Another tip is to replace the qualifier with specifics. For example, here the writer uses virtually to make a general statement: “There is virtually no seismic data on the Freda Turk Ranch.” If there’s no data, we can apply tip number 1 and write, “There is no seismic data on the Freda Turk Ranch.” But if there’s some data, it’s better to specify: “There were two seismic surveys completed 22 years ago on only a portion of the Freda Turk Ranch.”

So be somewhat bold when you write about facts, and you’ll generally be more credible.

_____

  1. Bryan A. Garner, Garner’s Dictionary of Legal Usage 938 (3d ed. 2011).
  2. Gerald Lebovits, The Worst Mistakes in Legal Writing, Part 4, N.Y. State B. Assoc. J. 60, 63 (June 2018).
  3. Steven D. Stark, Writing to Win: The Legal Writer 45, 46 (2d ed. 2012).

The New Greenbook

Texas Rules of Form (14th ed. 2018). Key takeaways:

  • All courts of appeals are cited as Tex. App.
  • No publisher-date parenthetical for statutes currently in force

A new edition of Texas Rules of Form—The Greenbook—just came out in August. The 14th edition has some changes you’ll want to know about if you cite Texas authorities. I summarize the key changes below. But first, why change The Greenbook?

The Texas Law Review editors in charge of the 14th edition were determined to improve The Greenbook and to address concerns raised by practicing lawyers, law librarians, and legal educators. So they created an extensive online survey that asked about nearly every citation convention in the manual; the survey also solicited suggestions for improvement. They received hundreds of responses and ultimately made several changes intended to improve the manual. Here are the main changes.

Layout upgrade

The first thing you’ll notice is the look of the text, which I consider an improvement. The 14th edition uses a contrasting font for major headings and examples and places rule numbers in the left margin. These design elements make the text easier to read and easier to skim.

Tex. Civ. App. goes away

For all intermediate appellate court cases, the correct abbreviation for the court is now Tex. App. because the 14th edition has abandoned Tex. Civ. App. See Rule 4.2. In case you’d forgotten: before September 1, 1981, Texas’s intermediate appellate courts had no criminal jurisdiction and heard only civil cases. They were known as courts of civil appeals and were abbreviated Tex. Civ. App. After these courts gained criminal jurisdiction, they became the courts of appeals, and in a full-citation are abbreviated Tex. App. The 14th edition has done away with this distinction, so all courts of appeals are cited as Tex. App.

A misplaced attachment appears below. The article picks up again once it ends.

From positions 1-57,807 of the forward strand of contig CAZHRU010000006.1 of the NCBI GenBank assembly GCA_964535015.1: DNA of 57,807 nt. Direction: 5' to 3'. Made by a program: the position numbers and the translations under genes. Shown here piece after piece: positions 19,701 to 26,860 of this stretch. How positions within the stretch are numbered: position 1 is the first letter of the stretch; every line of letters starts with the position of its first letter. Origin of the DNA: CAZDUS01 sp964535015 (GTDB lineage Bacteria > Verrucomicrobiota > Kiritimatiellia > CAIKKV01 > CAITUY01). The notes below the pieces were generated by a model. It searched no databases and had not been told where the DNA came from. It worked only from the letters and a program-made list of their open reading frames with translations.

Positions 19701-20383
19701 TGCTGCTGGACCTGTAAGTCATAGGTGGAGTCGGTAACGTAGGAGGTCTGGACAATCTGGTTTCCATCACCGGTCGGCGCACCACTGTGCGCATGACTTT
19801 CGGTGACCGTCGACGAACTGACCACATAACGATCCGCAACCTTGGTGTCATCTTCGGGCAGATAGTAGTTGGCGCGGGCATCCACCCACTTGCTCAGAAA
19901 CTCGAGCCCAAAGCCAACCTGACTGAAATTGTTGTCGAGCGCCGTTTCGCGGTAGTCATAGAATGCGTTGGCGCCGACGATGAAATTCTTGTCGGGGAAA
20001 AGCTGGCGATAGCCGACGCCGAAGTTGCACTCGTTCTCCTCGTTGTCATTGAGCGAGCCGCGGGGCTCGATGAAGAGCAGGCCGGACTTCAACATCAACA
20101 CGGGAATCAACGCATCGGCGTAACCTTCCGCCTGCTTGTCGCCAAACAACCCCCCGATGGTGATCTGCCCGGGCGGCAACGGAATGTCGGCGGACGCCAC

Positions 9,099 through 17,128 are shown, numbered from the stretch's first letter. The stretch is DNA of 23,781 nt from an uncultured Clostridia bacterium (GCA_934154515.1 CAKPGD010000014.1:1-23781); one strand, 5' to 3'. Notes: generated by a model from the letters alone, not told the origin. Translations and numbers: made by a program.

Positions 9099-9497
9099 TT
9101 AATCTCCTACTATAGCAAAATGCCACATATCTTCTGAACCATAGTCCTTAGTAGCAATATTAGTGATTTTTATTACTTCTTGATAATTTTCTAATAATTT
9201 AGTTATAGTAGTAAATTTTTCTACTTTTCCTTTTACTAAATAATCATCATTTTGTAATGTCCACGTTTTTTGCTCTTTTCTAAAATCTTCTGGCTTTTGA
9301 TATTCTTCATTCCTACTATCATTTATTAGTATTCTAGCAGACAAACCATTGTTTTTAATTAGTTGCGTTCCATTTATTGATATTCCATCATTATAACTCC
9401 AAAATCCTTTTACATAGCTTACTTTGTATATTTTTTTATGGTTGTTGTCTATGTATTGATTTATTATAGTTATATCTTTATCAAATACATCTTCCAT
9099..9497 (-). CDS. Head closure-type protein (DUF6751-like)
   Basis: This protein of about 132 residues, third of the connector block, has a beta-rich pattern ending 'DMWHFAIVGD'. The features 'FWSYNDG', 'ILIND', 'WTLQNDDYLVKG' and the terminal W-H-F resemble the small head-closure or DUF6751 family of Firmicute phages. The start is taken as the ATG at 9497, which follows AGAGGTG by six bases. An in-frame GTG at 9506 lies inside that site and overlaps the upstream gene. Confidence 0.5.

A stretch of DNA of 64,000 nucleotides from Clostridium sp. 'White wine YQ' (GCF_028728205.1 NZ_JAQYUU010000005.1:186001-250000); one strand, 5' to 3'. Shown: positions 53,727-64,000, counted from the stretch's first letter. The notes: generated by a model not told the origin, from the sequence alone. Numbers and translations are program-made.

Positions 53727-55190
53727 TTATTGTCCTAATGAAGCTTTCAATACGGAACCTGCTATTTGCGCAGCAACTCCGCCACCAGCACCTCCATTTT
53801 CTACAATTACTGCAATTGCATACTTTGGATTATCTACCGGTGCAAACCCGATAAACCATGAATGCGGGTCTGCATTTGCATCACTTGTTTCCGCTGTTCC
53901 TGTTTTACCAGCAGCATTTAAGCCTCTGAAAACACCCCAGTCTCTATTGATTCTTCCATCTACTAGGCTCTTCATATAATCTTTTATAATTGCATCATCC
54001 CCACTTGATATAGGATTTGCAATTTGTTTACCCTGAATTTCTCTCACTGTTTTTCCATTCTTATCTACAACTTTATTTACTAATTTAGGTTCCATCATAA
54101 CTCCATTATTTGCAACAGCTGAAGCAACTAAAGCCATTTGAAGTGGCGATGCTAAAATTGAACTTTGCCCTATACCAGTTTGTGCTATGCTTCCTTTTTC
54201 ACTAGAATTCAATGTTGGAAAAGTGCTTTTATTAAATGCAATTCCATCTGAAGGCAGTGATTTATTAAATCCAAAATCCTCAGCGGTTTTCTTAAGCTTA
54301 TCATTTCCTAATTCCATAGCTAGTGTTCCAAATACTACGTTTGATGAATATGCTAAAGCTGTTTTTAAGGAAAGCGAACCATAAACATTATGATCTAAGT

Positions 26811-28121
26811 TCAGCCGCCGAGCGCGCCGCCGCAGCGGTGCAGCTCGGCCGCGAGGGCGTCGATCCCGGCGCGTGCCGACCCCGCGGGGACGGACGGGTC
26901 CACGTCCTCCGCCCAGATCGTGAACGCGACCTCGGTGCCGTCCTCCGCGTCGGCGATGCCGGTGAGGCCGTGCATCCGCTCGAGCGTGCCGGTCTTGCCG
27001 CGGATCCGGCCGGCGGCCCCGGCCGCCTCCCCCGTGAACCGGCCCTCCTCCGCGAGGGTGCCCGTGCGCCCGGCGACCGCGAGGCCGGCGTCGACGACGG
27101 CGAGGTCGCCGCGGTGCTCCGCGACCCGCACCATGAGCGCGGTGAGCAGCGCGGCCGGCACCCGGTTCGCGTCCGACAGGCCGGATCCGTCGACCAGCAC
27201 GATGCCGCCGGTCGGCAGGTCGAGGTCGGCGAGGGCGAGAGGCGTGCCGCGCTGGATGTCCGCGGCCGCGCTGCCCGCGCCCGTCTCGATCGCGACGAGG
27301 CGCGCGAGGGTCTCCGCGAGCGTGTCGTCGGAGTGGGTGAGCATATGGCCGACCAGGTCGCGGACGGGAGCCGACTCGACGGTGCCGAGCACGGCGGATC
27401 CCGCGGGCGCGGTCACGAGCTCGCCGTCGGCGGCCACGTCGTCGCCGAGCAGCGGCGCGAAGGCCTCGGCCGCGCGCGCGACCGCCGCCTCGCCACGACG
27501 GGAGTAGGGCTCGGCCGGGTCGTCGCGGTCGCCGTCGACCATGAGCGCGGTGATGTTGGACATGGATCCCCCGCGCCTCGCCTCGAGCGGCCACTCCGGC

Old form: Key v. Plant, 500 S.W.2d 233 (Tex. Civ. App.—Austin 1973, writ dism’d)
New form: Key v. Plant, 500 S.W.2d 233 (Tex. App.—Austin 1973, writ dism’d)

Statutory publisher and year disappear

When citing a Texas statute in full form, The Bluebook and previous Greenbook editions require you to include a parenthetical containing the publisher (West) and the date (the copyright year of the print volume in which the statute appears). But the 14th edition does away with that requirement. See Rules 10.1 and 10.2. For statutes currently in force, the 14th edition drops the publisher-date parenthetical.

This change was probably motivated in part by feedback The Greenbook’s editors received on their survey. But I’ll bet it was equally motivated by their own headaches in hunting down the Vernon’s print volume to find the right date. This change is eminently wise and is one my legal-writing colleagues and I have been hoping would come to pass. Here’s what it looks like:

Old form: Tex. Tax Code Ann. § 26.06(a) (West 2014)
New form: Tex. Tax Code Ann. § 26.06(a)

Now, if we could just get The Bluebook editors to be similarly sensible.

Noting adopted opinions of the Commission of Appeals

Fully adopted opinions of the Texas Commission of Appeals were formerly cited as if they were originally Texas Supreme Court opinions, like this:

Old form: Cheney v. Coffey, 114 S.W.2d 533 (Tex. 1938)

But the 14th edition in Rule 5.2.2 now requires that the adoption be indicated in the court-date parenthetical, like this:

New form: Cheney v. Coffey, 114 S.W.2d 533 (Tex. [Comm’n Op.] 1938)

This is another sensible change. Ultimately, I like the new Greenbook, and I approve of the editors’ changes. Here’s hoping you’ll approve, too.